The Ruth L. Kirschstein National Research Service Awards (usually referred to as NRSA) are a family of grants provided by the United States National Institutes of Health for training researchers in the behavioral sciences and health sciences. US citizenship or permanent residency is required.
NRSA awards for PhD students include the F31 and F31 Diversity fellowships, which provide 1-5 years of support for stipend, tuition, and institutional allowances (supplies, conference travel, etc.); the F30 fellowship for MD/PhD students provides a maximum of 6 years of support. There are also R36 grants for graduate students researching health services, drug abuse, aging, and mental health that provide up to 2 years of funding for research expenses.
The National Science Foundation awards Doctoral Dissertation Research Improvement Grants in Archaeology, Biological Anthropology, Cultural Anthropology, Geography and Spatial Sciences, Linguistics, Political Science, Sociology, Science of Science and Innovation Policy, and selected areas of the Biological Sciences. These grants provide partial support of doctoral dissertation research to improve the overall quality of research. Allowed are costs for doctoral candidates to participate in scientific meetings, to conduct research in specialized facilities or field settings, and to expand an existing body of dissertation research http://nsf.gov/funding/azindex.jsp?start=D ("Dissertation"section).
2 year fellowship for graduate students in any field who (1) are new immigrants to the US or have parents who were both born abroad as non-US citizens, (2) have not yet started year 3 of your graduate program, (3) will not have turned 31 by the application deadline.
Scholarship for LGBTQ graduate students of any citizenship to fill funding gaps not provided by other financial aid sources.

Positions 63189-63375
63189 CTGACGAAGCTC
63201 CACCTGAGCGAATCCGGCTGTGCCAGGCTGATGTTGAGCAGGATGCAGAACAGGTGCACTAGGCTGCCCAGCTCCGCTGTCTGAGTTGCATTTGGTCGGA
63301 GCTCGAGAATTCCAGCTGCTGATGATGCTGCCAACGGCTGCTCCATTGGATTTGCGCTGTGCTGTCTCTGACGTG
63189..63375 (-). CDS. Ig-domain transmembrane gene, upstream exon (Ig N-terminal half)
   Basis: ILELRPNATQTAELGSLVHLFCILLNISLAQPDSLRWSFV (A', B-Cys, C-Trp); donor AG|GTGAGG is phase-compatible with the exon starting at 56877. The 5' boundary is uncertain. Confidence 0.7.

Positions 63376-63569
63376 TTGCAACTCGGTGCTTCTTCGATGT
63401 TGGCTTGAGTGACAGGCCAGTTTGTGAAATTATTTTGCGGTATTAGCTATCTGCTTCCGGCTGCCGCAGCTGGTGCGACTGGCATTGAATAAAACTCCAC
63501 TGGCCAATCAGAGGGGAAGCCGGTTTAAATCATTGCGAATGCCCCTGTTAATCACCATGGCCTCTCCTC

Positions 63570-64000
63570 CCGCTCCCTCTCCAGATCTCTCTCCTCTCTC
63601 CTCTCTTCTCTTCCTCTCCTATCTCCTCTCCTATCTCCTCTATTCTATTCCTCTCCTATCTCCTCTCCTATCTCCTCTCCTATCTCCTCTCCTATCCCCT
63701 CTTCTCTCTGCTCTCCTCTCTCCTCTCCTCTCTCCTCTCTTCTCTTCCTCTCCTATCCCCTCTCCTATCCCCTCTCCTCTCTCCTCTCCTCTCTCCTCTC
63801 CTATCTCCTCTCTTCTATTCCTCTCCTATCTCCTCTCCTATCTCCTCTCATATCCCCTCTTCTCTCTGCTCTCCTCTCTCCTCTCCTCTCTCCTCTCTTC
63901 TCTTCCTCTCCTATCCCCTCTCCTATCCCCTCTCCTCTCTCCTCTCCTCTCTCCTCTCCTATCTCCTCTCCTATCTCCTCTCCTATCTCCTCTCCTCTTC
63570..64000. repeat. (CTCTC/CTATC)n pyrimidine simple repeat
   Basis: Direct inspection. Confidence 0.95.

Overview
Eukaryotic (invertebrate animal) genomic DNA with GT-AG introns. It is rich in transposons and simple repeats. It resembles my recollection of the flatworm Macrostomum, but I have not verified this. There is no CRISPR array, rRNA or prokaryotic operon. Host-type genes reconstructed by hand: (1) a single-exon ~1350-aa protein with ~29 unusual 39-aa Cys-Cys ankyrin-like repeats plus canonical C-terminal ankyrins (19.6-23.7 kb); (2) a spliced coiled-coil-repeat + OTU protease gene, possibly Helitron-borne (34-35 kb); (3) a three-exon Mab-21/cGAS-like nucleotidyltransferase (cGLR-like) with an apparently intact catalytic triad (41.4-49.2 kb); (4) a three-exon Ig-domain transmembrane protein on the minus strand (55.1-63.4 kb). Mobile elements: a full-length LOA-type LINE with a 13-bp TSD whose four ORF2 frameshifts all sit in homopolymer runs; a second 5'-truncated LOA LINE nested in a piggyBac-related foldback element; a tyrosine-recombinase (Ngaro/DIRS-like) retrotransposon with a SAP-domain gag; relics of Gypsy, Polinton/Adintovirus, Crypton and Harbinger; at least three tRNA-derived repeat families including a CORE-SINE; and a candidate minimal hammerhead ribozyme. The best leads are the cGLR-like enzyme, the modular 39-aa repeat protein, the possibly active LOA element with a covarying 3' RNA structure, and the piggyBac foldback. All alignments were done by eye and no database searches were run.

These one-year fellowships are offered through the Smithsonian's Office of Fellowships and Internships in partnership with the Committee on Institutional Cooperation in order to support research in residence at Smithsonian Institution facilities. Fellowships carry a stipend of $32,700. All fields of study that are actively pursued by the museums and research organizations of the Smithsonian Institution are eligible.
$5000 for summer research away from home institution and dissertation development workshop sessions for early-stage PhD students (any citizenship) in social sciences or humanities.
The Mellon International Dissertation Research Fellowship (IDRF) offers nine to twelve months of support to graduate students in the humanities and humanistic social sciences who are enrolled in PhD programs in the United States and conducting dissertation research on non-US topics. Eighty fellowships are awarded annually. Fellowship amounts vary depending on the research plan, with a per-fellowship average of $20,000. The fellowship includes participation in an SSRC-funded interdisciplinary workshop upon the completion of IDRF-funded research. The program is open to graduate students in the humanities and social sciences -- regardless of citizenship -- enrolled in PhD programs in the United States.
Funding for 3-12 months of research at a DOE host laboratory. Applicants must be Ph.D. candidates in a STEM field and U.S. citizens or permanent residents.
$20,000 grants for anthropology research, open to doctoral students of any nationality.
Courtesy of the Educators For Fair Consideration (E4FC) whose mission in empowering undocumented young people in their pursuit of college, career and citizenship (www.e4fc.org/images/TradGrad_List2016_Final.pdf).
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- Funding Consultations: Learn to conduct effective funding searches, to use the available databases, and to time-manage the funding search and application processes. Book a consultation appointment.
- Proposal Review: Get detailed and comprehensive advice on your proposal drafts before you send them to the funder. Please send proposals 5 days in advance of your revision deadline for an appointment. Book a proposal review.
- Class or Student Group Presentations: Contact grad-success@uiowa directly to book a presentation on grants & fellowships.
Sample MaterialsThe Graduate College has collected samples of winning proposals and other materials. To view these materials visit OneDrive Folder and log in with your hawkID and password. These materials are for individual use only by University of Iowa Graduate Students & Postdocs; please do not redistribute.